I have been cooking quite a bit lately from Rachel Khoo’s The Little Paris Kitchen and am loving everything I have tried so far. This is a bit of a revelation for me considering that I am quite familiar with French food, having grown up eating this cuisine as a child and now married to a French husband. Sure, I have always enjoyed eating French food but, for so long, everything I had eaten had been prepared in faithful reproduction of the classic, such that a coq au vin in one bistro was very likely to taste the same at another. As much as I love French food, my feeling was that it was a bit monotonous at times.
Rachel Khoo brings a lovely, fresh twist to French cooking which has struck a note with me. Quite often, the Vietnamese like to take French classics and give them a fragrant tweak, often involving punchy spices like star anise and gutsy herbs like lemongrass and coriander, but Rachel Khoo’s influence comes from her British upbringing and her Austrian-Malay-Chinese background, a combination which is sure to turn heads in the kitchen.
Her recipe for Meatballs in Spicy Sauce with Alsatian Pasta caught my eye because, after having made a huge serving of pot-au-feu, I had some leftover broth which I didn’t want to go to waste. Due to our teeny tiny freezer, I don’t often make stock to freeze for later use, and the broth from the pot-au-feu was essentially a very flavourful beef stock that would have been a shame to throw away.
The sauce for this recipe uses the bold flavours of red wine, its aroma upon cooking very reminiscent of a coq au vin. There are quite a few vegetables and herbs added to the sauce to add body and flavour, but you will notice from the photos that none of the vegetables actually make it to the plate; they are merely used to infuse flavour and then discarded once their job is done. Perhaps a bit of a waste but quite a few French sauces are made using this technique. You could certainly leave the vegetables in the sauce (but remove the herbs) for a more textured and filling dish.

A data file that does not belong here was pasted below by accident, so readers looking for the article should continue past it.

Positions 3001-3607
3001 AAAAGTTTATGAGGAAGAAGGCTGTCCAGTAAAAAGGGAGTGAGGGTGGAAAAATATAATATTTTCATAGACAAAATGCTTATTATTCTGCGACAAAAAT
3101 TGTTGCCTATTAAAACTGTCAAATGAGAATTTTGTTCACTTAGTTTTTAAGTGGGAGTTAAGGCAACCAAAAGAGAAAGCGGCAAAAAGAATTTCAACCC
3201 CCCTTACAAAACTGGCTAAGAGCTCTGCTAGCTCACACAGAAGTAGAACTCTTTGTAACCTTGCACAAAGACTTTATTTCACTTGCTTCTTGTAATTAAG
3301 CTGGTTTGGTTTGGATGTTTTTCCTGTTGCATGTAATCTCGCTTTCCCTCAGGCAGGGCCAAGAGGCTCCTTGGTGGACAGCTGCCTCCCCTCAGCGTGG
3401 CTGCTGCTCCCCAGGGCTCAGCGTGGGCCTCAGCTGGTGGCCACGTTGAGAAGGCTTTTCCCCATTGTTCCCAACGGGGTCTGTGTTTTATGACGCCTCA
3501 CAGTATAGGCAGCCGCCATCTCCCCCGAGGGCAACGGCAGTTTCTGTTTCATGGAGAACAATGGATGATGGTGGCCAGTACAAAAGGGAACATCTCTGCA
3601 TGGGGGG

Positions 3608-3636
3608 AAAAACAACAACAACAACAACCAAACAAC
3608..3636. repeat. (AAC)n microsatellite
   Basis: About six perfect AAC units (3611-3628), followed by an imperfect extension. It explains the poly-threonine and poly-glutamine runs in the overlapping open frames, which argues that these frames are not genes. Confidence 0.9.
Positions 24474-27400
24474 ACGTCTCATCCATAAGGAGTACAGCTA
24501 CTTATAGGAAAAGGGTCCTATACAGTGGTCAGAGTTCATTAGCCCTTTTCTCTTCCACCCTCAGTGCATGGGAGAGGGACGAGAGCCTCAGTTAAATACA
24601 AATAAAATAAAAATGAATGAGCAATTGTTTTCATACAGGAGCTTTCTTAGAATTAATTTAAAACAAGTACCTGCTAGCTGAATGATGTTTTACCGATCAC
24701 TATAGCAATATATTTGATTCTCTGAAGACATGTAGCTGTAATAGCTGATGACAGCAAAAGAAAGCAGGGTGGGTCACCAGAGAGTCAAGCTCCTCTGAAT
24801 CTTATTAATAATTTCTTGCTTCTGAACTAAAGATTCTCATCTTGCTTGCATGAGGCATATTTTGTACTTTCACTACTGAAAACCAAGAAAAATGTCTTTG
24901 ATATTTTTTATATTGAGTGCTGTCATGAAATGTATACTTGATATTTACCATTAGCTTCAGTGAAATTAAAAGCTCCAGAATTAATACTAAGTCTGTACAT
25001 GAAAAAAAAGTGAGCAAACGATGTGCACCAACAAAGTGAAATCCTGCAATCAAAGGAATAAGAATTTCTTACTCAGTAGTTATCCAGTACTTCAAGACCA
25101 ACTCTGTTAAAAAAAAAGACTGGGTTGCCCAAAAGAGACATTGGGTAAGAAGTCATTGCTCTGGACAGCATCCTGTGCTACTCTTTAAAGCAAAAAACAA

Rachel Khoo calls the sauce “spicy” but I think it is more piquant than anything else, owing to the addition of chopped cornichons and capers at the end which add a nice sour and salty note.
The red wine sauce and meatballs are served over a bed of pasta which you wouldn’t normally associate with French food, but the Alsace region is renowned for its egg pasta. The recipe calls for Alsatian pasta but I couldn’t find any in the supermarkets or food halls, despite our close proximity to the region. So I used a curly pasta instead but I think you could choose any pasta to your liking.
Despite the simplicity of the final dish, the recipe does involve quite a few pots and pans and activity in the kitchen, but the end result was definitely worth it. It was nice to have pasta with something other than a tomato sauce, and the red wine sauce enriched with pot-au-feu broth gave the dish a distinct French touch. Another successful recipe from Rachel Khoo.Print
Meatballs in Red Wine Sauce
To convert from cups to grams, and vice-versa, please see this handy Conversion Chart for Basic Ingredients.